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Adversaries who are Not So Different in theatre.


  • 1776:
    • Edward Rutledge makes this clear to Jefferson and the North when they support an anti-slavery clause to the Declaration of Independence. First of all, Jefferson was also a slaveowner and second, most slave ships were captained by New Englanders. Rutledge describes exactly how the Triangle Trade moves in "Molasses to Rum" and then acts out a slave auction.
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    • In a more positive example, John Adams and the chief opponent of independence, John Dickinson. After spending the whole play fighting Adams and seemingly concerned more with material and financial reasons not to rebel, Dickinson finally stands alone against independence. He refuses to sign the Declaration out of conscience because he genuinely thinks it's the wrong path for the country, but because he wants to protect America even in a war that seems hopeless, he leaves Congress and joins the Army. (This is sort of how it actually happened.)
  • In The Complete History Of America Abridged, Rock Fury, Super GI, confronts Adolf Hitler:
    Rock: Your jig-dancing days are over, little man.
    Adolph: But vy? Vy?!
    Rock: In its greed and lust for power, Germany has tried to take over an entire continent.
    Eva: But isn't zat vut ze US did in Norze America?
    Rock: Wash your mouth with soap, little lady! Why, the US stopped land-grabbing over forty years ago. And there's a big difference between your land-grabbing and ours.
    Adolph: Vut's zat?
    Rock: We succeeded. Besides, we didn't try to wipe out an entire race of people!
    Eva: Vut about ze Indians?
    Rock: Well, we don't lock people away in concentration camps.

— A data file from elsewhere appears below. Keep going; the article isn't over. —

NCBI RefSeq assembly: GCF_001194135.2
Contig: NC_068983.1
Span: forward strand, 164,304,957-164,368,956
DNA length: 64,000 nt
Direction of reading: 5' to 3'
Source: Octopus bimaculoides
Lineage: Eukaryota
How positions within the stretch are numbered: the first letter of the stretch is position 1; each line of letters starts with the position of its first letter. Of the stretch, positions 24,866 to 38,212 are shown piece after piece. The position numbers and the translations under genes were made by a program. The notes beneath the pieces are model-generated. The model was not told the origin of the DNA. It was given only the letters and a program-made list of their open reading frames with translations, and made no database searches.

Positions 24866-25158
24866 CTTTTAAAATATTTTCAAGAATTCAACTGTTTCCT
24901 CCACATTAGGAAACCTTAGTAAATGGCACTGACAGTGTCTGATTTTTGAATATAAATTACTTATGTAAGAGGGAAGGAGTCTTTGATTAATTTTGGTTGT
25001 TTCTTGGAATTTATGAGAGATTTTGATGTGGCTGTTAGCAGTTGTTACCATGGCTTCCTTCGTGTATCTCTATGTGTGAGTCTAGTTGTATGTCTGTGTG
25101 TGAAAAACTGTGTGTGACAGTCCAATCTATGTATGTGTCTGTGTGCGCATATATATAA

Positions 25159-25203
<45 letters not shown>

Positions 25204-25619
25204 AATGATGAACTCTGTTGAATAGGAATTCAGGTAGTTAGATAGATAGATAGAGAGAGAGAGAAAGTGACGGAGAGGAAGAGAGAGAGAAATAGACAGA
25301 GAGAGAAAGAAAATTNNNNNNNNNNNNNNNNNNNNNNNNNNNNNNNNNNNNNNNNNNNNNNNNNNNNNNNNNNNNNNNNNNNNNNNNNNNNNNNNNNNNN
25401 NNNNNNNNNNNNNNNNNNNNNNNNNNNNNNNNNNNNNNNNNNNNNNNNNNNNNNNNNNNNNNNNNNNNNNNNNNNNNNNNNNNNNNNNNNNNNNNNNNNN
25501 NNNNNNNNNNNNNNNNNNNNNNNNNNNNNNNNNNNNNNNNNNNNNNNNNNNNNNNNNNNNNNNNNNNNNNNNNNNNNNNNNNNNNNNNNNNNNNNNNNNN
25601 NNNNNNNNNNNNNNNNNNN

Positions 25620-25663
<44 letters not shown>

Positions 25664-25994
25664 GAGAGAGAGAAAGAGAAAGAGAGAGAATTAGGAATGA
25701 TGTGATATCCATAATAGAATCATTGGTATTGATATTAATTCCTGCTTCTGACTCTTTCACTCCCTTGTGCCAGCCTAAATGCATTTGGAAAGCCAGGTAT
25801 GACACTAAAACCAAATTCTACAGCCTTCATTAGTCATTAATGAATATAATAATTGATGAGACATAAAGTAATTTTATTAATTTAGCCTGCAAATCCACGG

Eva: Vut about ze Japanese-Americans on ze Vest Coast?
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  • Cyrano de Bergerac: Throught Act I and II, Jerkass Woobie, Renaissance Man Cyrano seemed radically different from Giftedly Bad, Butt-Monkey Raguenau. But after Raguenau’s Establishing Character Moment at Act II Scene IV, when he reveals he is perfectly conscientious of being a White Knight with his friends, the poets, but doesn’t care of the consequences because he is getting what he wants of them, Cyrano (whom in Act I has spent all his monthly pension paying for the tickets of the play he interrupted) recognizes an equal:
    Cyrano (clapping him on the shoulder): Friend, I like you right well!...
  • The interactive murder mystery Killing Mr. Withers has the villain singing to the Savings and Loan mogul he's trying to murder that they are really not so different from each other. Both of them make a living by ruining other people.
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  • Everyone in Oslo is sick and tired of the fighting between Israel and Palestine, and everyone wants a solution to the violence and the contention. Norwegian diplomat Mona Juul and her husband Terje Rød-Larsen spend most of their time trying to convince the negotiators that have tentatively agreed to participate in the 1993 peace talks that they all want the same thing (peace) — but it's not until the poignant Commonality Connection between negotiators Uri Savir and Ahmed Qurie that the negotiators start to believe them.
  • In Romeo and Juliet, the very first line establishes that the play is about "two households, both alike in dignity", and pretty much every comparison between the Capulet and Montague families points out that they have much more in common than not.
  • Trifles: As Mrs. Peters put it, "I know how things can be for women. We all go through the same thing, it's just a different kind of the same thing.", which is to say, though Mrs. Peters or Martha's (Mrs. Hale) husbands aren't as cruel as Minnie's husband (that we know), they are are all equally isolated, dismissed, and oppressed by society and their husbands.
  • In the musical Violet, both Violet and Flick have experienced being judged by their appearance.

Alternative Title(s): Theater

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